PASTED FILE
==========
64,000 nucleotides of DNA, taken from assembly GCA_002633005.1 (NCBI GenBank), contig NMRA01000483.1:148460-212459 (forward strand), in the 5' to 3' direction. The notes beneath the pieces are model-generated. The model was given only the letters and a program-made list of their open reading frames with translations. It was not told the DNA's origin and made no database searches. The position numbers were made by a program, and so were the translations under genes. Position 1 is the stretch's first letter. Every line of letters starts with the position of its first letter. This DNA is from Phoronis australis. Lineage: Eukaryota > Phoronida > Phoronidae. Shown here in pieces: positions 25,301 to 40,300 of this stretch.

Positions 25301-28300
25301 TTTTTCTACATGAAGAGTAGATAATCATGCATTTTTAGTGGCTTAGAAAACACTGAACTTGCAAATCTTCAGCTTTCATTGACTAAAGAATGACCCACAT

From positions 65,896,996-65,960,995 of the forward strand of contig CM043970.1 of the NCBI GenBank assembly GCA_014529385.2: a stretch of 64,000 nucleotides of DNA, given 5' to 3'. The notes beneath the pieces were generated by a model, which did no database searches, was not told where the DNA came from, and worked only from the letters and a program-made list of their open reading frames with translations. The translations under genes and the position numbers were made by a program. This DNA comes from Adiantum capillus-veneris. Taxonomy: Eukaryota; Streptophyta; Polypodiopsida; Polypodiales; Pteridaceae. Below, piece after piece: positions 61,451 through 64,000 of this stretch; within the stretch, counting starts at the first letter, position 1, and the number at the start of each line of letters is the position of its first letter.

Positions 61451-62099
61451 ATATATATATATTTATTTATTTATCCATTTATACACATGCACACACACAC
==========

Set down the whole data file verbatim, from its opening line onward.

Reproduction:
64,000 nucleotides of DNA, taken from assembly GCA_002633005.1 (NCBI GenBank), contig NMRA01000483.1:148460-212459 (forward strand), in the 5' to 3' direction. The notes beneath the pieces are model-generated. The model was given only the letters and a program-made list of their open reading frames with translations. It was not told the DNA's origin and made no database searches. The position numbers were made by a program, and so were the translations under genes. Position 1 is the stretch's first letter. Every line of letters starts with the position of its first letter. This DNA is from Phoronis australis. Lineage: Eukaryota > Phoronida > Phoronidae. Shown here in pieces: positions 25,301 to 40,300 of this stretch.

Positions 25301-28300
25301 TTTTTCTACATGAAGAGTAGATAATCATGCATTTTTAGTGGCTTAGAAAACACTGAACTTGCAAATCTTCAGCTTTCATTGACTAAAGAATGACCCACAT

From positions 65,896,996-65,960,995 of the forward strand of contig CM043970.1 of the NCBI GenBank assembly GCA_014529385.2: a stretch of 64,000 nucleotides of DNA, given 5' to 3'. The notes beneath the pieces were generated by a model, which did no database searches, was not told where the DNA came from, and worked only from the letters and a program-made list of their open reading frames with translations. The translations under genes and the position numbers were made by a program. This DNA comes from Adiantum capillus-veneris. Taxonomy: Eukaryota; Streptophyta; Polypodiopsida; Polypodiales; Pteridaceae. Below, piece after piece: positions 61,451 through 64,000 of this stretch; within the stretch, counting starts at the first letter, position 1, and the number at the start of each line of letters is the position of its first letter.

Positions 61451-62099
61451 ATATATATATATTTATTTATTTATCCATTTATACACATGCACACACACAC